News Machinery - Mon, 07/02/2018 - 12:59

- - • Faced with the need to transform, Bosch wants to focus its resources - • Packaging technology is not a core Bosch business - • Few business or technology synergy effects within the group - • SME rivals are at a structural advantage - • Aim is for all the division's roughly 6,100 associates in 15 countries to be retained by new owner - • Division will remain a stable partner for its customers - - - After intensively and thoroughly considering all its strategic options, Bosch has decided t...

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Nest boxes and neutrality: Middle East barn owl project seeks Swiss participation

Swissinfo EN - Mon, 07/02/2018 - 11:00
Swiss ornithologist Alexandre Roulin is helping farmers in Jordan, Israel and the Palestinian West Bank fight rodent infestations using avian predators instead of pesticides. The project, which aims to restore the ecosystem and cross-cultural dialogue, hopes Switzerland will play a leading role. With their distinctive heart-shaped white faces, onyx eyes and honey-coloured wings, barn owls can be found on every continent except for Antarctica. Their exceptional vision and hearing and almost soundless flight – not to mention their powerful talons – make them formidable nocturnal hunters. But these aren’t the only reasons that Alexandre Roulin has been fascinated by barn owls – scientific name Tyto alba – since he was a teenager. “Eagles kill their siblings like Cain and Abel, but the barn owls help each other,” Roulin told swissinfo.ch in his office at the University of Lausanne, where he is a professor in the department of ecology and evolution. “The barn owl has all the ...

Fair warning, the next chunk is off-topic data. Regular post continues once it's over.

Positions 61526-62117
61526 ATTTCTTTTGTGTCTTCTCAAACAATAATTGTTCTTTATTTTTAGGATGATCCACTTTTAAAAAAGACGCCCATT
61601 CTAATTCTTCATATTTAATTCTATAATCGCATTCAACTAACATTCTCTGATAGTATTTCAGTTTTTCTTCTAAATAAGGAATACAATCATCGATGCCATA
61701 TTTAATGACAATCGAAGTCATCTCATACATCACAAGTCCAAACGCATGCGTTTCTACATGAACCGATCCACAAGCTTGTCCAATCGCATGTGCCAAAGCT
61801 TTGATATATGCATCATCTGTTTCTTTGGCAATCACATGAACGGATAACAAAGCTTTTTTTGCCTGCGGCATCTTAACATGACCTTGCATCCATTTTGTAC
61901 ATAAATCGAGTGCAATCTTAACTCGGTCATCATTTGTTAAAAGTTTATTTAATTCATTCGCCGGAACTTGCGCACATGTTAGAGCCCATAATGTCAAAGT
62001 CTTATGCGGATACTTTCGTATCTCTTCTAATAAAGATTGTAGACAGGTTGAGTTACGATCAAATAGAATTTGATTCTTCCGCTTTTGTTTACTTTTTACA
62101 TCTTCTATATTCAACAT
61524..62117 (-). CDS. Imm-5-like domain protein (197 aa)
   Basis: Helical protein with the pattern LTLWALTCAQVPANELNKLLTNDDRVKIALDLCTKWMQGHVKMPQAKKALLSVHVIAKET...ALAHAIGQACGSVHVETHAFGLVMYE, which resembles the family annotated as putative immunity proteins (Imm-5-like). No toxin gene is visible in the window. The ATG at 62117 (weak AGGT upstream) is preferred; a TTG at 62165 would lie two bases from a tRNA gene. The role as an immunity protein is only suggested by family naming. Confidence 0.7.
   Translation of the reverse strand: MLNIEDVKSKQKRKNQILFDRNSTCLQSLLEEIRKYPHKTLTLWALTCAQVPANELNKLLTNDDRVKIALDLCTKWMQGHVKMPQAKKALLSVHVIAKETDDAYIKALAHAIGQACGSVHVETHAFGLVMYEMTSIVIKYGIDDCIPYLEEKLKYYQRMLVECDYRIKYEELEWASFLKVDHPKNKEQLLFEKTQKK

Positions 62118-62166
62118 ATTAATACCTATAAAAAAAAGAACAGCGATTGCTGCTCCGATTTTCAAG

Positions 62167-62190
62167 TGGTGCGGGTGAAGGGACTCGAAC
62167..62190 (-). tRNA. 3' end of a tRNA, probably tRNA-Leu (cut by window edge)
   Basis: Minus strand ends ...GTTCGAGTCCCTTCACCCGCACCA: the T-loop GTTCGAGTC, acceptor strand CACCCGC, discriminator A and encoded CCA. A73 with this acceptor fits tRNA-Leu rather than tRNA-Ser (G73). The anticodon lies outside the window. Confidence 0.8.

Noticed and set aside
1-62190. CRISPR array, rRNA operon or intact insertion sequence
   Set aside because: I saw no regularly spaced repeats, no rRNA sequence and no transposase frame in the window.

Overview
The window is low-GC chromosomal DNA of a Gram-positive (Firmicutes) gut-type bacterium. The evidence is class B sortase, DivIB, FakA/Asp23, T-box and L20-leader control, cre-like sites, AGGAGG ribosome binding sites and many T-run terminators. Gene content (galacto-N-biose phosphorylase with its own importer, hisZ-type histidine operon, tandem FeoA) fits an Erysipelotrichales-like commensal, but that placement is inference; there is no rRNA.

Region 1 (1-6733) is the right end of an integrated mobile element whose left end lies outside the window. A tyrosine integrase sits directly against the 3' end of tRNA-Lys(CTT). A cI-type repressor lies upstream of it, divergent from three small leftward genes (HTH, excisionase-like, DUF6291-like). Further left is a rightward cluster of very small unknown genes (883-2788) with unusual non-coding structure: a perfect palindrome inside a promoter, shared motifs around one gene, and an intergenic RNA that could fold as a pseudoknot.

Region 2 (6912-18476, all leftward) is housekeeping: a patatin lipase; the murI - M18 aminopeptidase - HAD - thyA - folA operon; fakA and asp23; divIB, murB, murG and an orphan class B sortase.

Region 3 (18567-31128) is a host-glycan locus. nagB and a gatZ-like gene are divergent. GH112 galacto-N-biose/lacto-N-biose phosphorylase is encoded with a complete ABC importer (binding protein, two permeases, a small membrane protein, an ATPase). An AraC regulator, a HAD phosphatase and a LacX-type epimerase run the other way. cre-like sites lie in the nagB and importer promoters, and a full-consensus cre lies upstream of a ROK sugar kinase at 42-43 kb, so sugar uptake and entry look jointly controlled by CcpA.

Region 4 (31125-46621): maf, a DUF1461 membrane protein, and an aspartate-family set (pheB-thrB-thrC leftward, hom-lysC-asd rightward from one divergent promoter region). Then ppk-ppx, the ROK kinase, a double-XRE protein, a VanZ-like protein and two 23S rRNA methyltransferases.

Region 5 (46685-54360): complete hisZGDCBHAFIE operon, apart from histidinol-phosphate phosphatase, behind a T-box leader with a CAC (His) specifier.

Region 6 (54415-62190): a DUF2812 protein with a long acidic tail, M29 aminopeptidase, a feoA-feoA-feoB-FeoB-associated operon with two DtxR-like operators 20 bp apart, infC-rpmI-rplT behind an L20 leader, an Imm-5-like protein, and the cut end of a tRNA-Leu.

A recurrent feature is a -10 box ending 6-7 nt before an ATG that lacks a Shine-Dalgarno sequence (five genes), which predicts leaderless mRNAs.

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‘Iranians crave European culture’

Swissinfo EN - Mon, 07/02/2018 - 11:00